These critics of the 1930s learned what Charles Mintz of Universal Pictures had during the 1920s. Never underestimate Walt and Roy Disney.
Disney’s Expensive Gamble
I won’t pretend like Disney’s first feature-length animated movie went smoothly.
Walt and Roy Disney dramatically miscalculated the expense of the project. It cost a factor of six more than they’d expected.
Still, Walt Disney threw his heart into the production. He’d act out scenes for the animators, so they’d understand his intent.
For his part, Roy Disney wasn’t convinced of the project’s appeal. He enlisted Lillian Disney’s help to talk her husband out of the idea. Thankfully, both family members failed.
Walt Disney was devout in his belief that a Snow White animated movie would succeed. History proved him not just correct but a visionary genius.
Still, the project came at a cost…and I mean a literal one. Walt and Lillian Disney mortgaged their house to pay for part of it.
Then, with the film still incomplete, Walt Disney had to screen an early copy for a bank executive. Otherwise, Disney lacked the money to complete the film.
Fortunately, legendary Hollywood bank executive Joseph Rosenberg knew a blockbuster hit when he saw one. He agreed to give Disney $250,000 to finish Snow White.
Rosenberg never once regretted that decision.
Disney’s Folly Wins in the End
On December 21st, 1937, Disney hosted the world premiere of Snow White and the Seven Dwarfs at Carthay Circle Theatre.
Yes, whenever you visit Carthay Circle Restaurant at Disney California Adventure, you’re paying tribute to Snow White!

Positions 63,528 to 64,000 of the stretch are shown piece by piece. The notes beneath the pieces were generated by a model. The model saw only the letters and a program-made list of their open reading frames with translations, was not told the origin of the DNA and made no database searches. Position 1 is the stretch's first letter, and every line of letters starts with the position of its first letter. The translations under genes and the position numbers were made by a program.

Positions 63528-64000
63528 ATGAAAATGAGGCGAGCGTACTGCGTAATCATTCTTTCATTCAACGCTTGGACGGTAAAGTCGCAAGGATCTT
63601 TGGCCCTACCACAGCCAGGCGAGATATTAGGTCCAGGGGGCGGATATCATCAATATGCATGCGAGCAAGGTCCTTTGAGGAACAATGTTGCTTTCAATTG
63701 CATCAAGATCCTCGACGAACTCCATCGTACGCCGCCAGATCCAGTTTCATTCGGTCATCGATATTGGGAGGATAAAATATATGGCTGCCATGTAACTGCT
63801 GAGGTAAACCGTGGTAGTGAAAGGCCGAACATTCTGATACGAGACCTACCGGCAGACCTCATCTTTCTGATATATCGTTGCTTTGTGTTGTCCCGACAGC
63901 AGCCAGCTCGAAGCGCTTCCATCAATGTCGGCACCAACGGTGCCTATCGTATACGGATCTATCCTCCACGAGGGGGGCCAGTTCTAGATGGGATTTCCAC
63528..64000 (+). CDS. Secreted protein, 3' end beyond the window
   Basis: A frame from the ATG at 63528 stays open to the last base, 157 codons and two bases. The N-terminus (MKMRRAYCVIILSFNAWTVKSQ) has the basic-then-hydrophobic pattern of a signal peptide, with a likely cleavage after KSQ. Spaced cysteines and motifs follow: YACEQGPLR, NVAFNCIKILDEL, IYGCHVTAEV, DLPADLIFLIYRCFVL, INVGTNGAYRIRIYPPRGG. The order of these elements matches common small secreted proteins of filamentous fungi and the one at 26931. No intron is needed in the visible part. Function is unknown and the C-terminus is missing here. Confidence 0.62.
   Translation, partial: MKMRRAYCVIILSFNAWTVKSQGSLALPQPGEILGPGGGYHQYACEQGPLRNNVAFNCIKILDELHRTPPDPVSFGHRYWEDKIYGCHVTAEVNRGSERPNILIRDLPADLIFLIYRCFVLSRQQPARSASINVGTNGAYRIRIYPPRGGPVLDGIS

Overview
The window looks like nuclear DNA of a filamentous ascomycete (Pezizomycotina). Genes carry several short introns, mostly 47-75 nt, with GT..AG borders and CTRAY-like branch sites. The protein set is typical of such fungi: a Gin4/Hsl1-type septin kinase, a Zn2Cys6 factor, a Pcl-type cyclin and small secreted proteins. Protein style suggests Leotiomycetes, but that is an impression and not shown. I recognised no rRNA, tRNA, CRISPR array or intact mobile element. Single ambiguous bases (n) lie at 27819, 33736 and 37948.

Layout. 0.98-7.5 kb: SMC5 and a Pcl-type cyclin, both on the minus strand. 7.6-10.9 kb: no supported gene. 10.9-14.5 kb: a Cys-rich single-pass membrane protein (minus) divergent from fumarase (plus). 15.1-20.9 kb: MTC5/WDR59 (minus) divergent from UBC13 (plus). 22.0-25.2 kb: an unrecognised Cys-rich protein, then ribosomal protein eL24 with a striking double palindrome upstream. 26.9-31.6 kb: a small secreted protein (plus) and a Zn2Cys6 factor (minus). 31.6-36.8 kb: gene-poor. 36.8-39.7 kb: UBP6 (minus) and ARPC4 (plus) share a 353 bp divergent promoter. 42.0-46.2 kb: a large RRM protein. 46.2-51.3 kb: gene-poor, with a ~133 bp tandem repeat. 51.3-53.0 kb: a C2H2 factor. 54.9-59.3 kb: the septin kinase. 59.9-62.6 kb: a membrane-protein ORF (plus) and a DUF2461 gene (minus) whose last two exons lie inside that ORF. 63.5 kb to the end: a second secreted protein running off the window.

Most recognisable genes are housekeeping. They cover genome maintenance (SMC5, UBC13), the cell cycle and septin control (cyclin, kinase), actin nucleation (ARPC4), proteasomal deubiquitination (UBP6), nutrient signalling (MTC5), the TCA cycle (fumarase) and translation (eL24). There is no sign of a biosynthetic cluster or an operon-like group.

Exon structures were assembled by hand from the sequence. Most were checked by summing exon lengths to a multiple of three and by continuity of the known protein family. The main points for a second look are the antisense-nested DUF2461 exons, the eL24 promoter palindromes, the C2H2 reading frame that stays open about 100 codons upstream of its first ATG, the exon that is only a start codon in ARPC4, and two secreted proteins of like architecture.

Disney’s screening proved triumphant beyond anyone’s wildest dreams.
Snow White sold so many tickets that it remains one of the best box office hits ever once we adjust for inflation.
While Snow White and the Seven Dwarfs earned only one Oscar nod, the Academy gave Disney an Honorary Academy Award the following year for his achievement.
Disney won one big statue and seven miniature ones as a tribute to the Seven Dwarfs.
Disney in the 1930s
When we evaluate the sum total of Disney history, a few decades stand out the most.
During the 1930s, Walt Disney and his team of animators earned an almost incomprehensible 16 Academy Awards nominations for 16 different short films, plus Snow White and the Seven Dwarfs.
Disney won eight Oscars during this decade. The reason its projects only won half the time is because they were competing with themselves.
The company earned dual nominations in Best Short Subject (Cartoon) five times in ten years!
Meanwhile, Snow White and the Seven Dwarfs has generated more than $1.1 billion from box office and home video revenue alone. And I’m citing a 2001 report here. It’s an even larger number today.
During the 1920s, Walt and Roy Disney established themselves as the tycoons of animated shorts.
In the 1930s, the brothers proved they could create the highest quality feature-length stories as well.
After dominating two straight decades, they started 1940 with tremendous optimism for the future as Ub Iwerks came home that year.
Alas, a war proved the one obstacle even Disney couldn’t overcome. We’ll discuss Disney during World War II in the next Disney by the Decade article.